Vietnam: The Reform Process


Dr Adam Fforde

Vietnam's important Public Administration Reform program is suffering core problems. Prime Minister Phan Van Khai has said that whilst some procedures and laws that were ‘creating difficulties’ for the population had been improved, others had been set up in their place. Such barriers are based mainly on the desire to create opportunities for graft, and to protect insiders’ business interests.

Important technical reforms, strongly supported by the IMF and World Bank, are being wound back. Whilst current state spending is falling in real terms, state investment spending is up around 2.5 times on the year - a very rapid rate of increase. This is almost entirely funded by increases in aid, which will probably rise over $ 500 million this year, and is a very important part of the rural development and infrastructure programs. These have been hit by corruption and inefficient project analysis, which is why it took so long to get the spending going, and the main reason why the development impact is so low. Accordingly, the authorities, in 1995, set up two ‘General Departments’ under the Ministry of Finance, to manage state investments. Like the police and the Treasury, these so-called ‘vertical’ organisations, had some independence from local authorities. Now, their local offices are to be moved back under local authorities. This will probably lead to greater enjoyment of local rake-offs.

Another area of rampant illegality is in the important area of rural cooperatives. Rather many of these still exist, left over from the period of ‘Red’ rural development. According to the 1996 Law on Cooperatives, all cooperatives have to operate in accordance with the Law - that is, re-establish or wind up. This involves a number of major changes that hit at local interests, one being that members can no longer be forced to pay levies based upon the land area. Instead, cooperatives should create their income from service charges. Unfair levies were one key reason for the recent rural unrest. However, according to press reports probably around half remain as they were.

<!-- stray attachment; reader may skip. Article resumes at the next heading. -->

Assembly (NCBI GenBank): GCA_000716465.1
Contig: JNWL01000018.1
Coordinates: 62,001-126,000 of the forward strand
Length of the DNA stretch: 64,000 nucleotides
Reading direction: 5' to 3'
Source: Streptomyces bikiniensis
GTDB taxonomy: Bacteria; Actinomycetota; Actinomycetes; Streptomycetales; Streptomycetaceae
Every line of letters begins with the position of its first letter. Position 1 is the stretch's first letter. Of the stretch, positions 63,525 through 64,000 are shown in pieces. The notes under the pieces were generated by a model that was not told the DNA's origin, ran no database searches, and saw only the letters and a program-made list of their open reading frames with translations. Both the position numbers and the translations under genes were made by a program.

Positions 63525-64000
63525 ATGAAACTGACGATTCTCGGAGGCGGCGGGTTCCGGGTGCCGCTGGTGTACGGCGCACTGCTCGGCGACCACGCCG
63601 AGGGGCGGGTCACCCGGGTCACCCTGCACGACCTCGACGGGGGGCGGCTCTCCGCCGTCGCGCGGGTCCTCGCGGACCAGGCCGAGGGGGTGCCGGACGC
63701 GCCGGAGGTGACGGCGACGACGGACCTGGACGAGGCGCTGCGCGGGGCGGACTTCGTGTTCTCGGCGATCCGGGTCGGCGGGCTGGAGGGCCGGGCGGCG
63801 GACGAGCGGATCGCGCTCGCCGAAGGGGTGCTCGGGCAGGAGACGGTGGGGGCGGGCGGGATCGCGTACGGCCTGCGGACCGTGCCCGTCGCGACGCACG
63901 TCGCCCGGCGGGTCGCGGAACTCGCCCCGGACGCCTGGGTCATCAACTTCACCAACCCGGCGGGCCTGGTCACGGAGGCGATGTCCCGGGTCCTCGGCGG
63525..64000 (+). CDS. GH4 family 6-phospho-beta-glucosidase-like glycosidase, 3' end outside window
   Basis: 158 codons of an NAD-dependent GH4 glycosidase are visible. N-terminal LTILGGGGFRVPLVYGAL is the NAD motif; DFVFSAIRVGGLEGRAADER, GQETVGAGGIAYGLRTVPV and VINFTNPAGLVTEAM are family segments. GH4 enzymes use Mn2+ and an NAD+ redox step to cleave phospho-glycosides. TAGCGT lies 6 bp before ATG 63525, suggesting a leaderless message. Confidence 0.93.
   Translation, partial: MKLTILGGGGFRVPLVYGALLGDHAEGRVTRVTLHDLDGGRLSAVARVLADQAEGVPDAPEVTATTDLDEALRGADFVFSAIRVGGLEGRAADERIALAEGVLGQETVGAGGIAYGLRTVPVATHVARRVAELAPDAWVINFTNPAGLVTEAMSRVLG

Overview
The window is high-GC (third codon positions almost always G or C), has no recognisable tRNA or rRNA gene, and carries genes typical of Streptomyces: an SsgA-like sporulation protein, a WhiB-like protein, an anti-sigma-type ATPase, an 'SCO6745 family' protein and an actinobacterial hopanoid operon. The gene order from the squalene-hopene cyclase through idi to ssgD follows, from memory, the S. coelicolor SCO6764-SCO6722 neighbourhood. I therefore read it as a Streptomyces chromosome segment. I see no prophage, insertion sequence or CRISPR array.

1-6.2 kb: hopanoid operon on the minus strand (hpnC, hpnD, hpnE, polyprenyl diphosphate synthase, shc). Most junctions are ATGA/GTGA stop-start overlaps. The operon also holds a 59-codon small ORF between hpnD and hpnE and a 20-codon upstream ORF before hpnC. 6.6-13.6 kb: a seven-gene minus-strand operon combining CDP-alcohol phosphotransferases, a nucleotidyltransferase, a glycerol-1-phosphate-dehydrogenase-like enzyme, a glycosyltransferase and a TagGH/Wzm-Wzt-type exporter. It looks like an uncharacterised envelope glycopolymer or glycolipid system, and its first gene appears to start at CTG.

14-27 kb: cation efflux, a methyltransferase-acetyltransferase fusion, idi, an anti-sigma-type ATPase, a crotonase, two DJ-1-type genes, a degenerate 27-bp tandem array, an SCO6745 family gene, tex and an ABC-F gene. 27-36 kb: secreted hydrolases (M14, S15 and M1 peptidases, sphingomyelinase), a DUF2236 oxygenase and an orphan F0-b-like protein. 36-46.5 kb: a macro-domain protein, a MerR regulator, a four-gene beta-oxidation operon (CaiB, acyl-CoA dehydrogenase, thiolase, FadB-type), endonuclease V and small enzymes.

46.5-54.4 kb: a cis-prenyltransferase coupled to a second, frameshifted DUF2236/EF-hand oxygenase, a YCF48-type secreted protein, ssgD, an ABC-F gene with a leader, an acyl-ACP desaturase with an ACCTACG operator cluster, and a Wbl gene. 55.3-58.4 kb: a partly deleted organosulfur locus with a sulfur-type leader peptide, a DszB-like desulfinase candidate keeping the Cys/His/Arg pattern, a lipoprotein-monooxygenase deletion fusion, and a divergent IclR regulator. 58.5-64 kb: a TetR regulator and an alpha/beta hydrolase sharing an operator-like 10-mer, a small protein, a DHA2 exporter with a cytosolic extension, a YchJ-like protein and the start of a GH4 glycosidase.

A final example of how the bureaucracy supports local interests is the new plans for regulating the rural land market. Any land ceded for profit (that is, sale, although that term is not used) will need: A. a contract; B. certification from the commune that the land is legally held; C. approval from the cadastral department of the district; D. payment of taxes by both parties. At each point a stamp is required, for which farmers usually pay.

Vietnam's GDP is capable of growing back fast whenever these barriers are lowered by reformers. At 5 per cent in 1998, it is still top of the pole in ASEAN. Much of this success was attained by relatively easy moves to cut back on inefficiencies and push state businesses to increase exports. Through 1999 and 2000 this slack will have to be made up in other areas. This may happen through the emergence of small businesses to soak up the increasing volumes of labour seeking employment outside farming. But it is not very likely.

WATCHPOINT: How genuine is the government's commitment to reform?


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